In 1855, the Emu Bay Crane Company was formed to purchase a one ton crane and they installed it on Table Rock. Using a tripod frame, it proved to be a great asset to shipping at the port. Sadly, the crane was completely damaged during a heavy easterly swell a few years later. John Alexander was a local farmer and he leased a small section of the foreshore just north of Table Rock in 1859 from the VDL Co. to build a wharf. He built a frame for a pig-sty wharf (rectangular wooden structure filled with stones) on the foreshore. Before he could float it into position, a storm damaged the structure and in doing so, took the existing, damaged crane into the sea where it was totally destroyed on the rocks nearby.
After Gibson was given twelve months notice in 1858, the affairs of the VDL Co. were managed by Charles Nichols from Launceston. The VDL Co. by this time was not actively farming and were trying to sell or lease its holdings. Alexander successfully gained another lease from the VDL Co. in January 1862 to build a jetty from the foreshore to Table Rock in front of the VDL Co. store, that was leased by James Munce. Alexander was faced with financial difficulties even though he had been given assurances that he would be reimbursed for his work. However, after being forced to wait over a year from the VDL Co. for any reimbursement he began charging an additional wharfage toll after effectively possessing the wharf facilities, which were not yet fully completed. The local farmers were irate at a new imposition and charge. Alexander relinquished his lease to his son-in-law, Captain John Jones, who revised and increased the wharf charges. He successfully prosecuted anyone that refused to pay his fees. Most settlers sent their produce to Cam River instead to avoid the wharfage fees.
George Woodward was a lighterman before Burnie Harbour possessed good piers. He recalled with pride the Sunday morning in 1868 when a small schooner named the “Sylph” came ashore from her anchorage under a strong south-westerly wind. He managed to rescue a seaman and dog on-board before the “Sylph” broke up. This episode prompted the businesses at Burnie to seek assistance from the Tasmanian Government to construct a pier because trade was being diverted to the Cam River. In 1869 an iron girder jetty was built with a mobile crane that withstood the heaviest easterly gale.
The opening of the tin mines at Mount Bischoff in 1871 significantly increased trade at the port. Chief Agent James Norton Smith pushed for a new jetty. Contracts were issued in 1872 to widen the 12-foot jetty instead of the more significant cost of replacing the old one at the same location. The new set up was sufficient for shipping lighter materials such as grain, tin and palings, via a punt, to boats at anchor. However, the port authority could not handle the greater volume of tin ore and large timber logs.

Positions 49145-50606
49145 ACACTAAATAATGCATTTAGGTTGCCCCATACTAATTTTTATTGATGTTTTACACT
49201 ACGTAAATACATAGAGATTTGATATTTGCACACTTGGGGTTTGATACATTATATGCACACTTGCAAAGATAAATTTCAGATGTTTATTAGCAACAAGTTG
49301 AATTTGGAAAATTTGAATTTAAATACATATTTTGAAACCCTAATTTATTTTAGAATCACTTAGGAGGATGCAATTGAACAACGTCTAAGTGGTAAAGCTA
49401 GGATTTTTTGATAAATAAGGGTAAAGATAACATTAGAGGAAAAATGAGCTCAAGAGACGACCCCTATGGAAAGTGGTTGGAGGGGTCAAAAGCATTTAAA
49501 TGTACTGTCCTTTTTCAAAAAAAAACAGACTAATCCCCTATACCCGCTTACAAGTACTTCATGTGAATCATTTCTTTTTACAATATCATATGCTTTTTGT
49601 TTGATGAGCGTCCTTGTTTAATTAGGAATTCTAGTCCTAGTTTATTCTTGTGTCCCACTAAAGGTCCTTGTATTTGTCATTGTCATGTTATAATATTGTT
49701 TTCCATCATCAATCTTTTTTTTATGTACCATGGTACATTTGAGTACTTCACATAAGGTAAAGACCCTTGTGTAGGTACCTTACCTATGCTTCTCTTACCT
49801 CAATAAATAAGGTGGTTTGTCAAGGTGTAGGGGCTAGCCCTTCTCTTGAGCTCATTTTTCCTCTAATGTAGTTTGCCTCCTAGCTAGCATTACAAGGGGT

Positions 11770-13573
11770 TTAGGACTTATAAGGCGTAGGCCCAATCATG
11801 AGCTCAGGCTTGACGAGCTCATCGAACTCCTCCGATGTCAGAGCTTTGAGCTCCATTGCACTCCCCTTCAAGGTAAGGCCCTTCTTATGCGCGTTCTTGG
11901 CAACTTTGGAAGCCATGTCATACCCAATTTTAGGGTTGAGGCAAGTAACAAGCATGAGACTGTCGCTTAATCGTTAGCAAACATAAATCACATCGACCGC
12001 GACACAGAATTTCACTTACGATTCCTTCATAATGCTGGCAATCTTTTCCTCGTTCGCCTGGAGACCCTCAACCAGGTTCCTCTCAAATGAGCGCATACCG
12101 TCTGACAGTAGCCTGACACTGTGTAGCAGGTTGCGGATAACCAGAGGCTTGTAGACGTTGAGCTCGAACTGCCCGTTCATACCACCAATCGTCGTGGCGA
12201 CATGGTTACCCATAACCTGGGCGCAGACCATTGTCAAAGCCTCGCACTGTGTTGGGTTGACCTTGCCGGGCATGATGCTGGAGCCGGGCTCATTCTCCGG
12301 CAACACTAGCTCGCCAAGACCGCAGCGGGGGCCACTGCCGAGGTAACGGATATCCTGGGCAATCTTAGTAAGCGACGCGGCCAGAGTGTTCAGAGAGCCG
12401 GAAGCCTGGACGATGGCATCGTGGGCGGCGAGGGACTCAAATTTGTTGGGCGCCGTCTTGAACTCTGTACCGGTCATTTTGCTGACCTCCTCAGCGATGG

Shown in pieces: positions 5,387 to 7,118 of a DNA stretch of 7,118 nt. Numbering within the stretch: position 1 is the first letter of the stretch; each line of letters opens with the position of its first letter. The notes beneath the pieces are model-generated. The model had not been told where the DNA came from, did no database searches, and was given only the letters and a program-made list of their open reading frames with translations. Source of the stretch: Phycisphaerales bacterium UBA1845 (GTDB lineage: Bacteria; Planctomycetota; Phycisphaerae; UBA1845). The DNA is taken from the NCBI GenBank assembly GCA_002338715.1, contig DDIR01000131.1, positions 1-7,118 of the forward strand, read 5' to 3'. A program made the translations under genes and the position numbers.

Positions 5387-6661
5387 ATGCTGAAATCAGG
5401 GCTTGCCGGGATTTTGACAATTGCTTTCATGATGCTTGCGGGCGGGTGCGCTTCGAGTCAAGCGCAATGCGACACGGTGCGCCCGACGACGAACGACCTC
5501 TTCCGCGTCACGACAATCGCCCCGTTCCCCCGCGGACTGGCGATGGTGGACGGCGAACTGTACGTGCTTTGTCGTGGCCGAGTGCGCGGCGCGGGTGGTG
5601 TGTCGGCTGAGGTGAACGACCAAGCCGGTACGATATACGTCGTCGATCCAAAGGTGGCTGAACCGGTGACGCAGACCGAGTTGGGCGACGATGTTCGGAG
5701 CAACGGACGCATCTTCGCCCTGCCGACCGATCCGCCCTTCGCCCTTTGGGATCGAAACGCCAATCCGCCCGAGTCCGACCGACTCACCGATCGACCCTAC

In 1879, Norton Smith reported that the government accepted a tender for the construction a wharf beyond the current jetty. The difficulties of shipping timber logs proved to be a hindrance in attracting buyers of timbered land at Emu Bay as they couldn’t get the timber to market profitably on the mainland.
In 1880-81, there was talk of building a breakwater or extending the existing jetty 100 metres to improve the Emu Bay small jetty. The jetty was described as a “rickety and jim-crack structure which was erected at considerable expense some years since afforded a moderate amount of accommodation in fine weather, with the wind from the west or south”. The jetty consisted of light cast-iron scaffolding of hollow columns tied together by wrought iron horizontal and diagonal rods. It was poorly exposed to the east, where at high water, the sea covered the jetty. The government employed Charles Napier Bell to design a better operating facility. He recommended the construction of a concrete breakwater extension to the jetty, 650 foot in length and 26 foot wide, using the sloping concrete block system. The cost to do this was prohibitive, and instead the iron jetty was again widened and extended.
The initial contract work was heavily criticised. It was reported that a considerable amount of coarse stones, dumped into the sea to form the foundation for concrete work, was washed onto the beach and also created a dangerous shoal around the jetty, making it more difficult for boats to approach and passengers and goods to disembark. The Works Department took over construction of the breakwater. The first section of the work extended the current jetty by 40 foot. A large caisson, 40 foot long, 12 foot wide and 12 foot high and partially filled with concrete, was launched and floated to its intended position at the head of the jetty. It was then filled with concrete and stone and sunk to form a foundation. Weighing over 200 tonnes, it was deemed sufficient to withstand the violent storms. Initially, there was no consideration to filling the gaps under the iron jetty between the shore and the jetty’s concrete head. After months of heavy weather in winter, it was decided to build concrete blocks, weighing up to three tons, to stack in these gaps.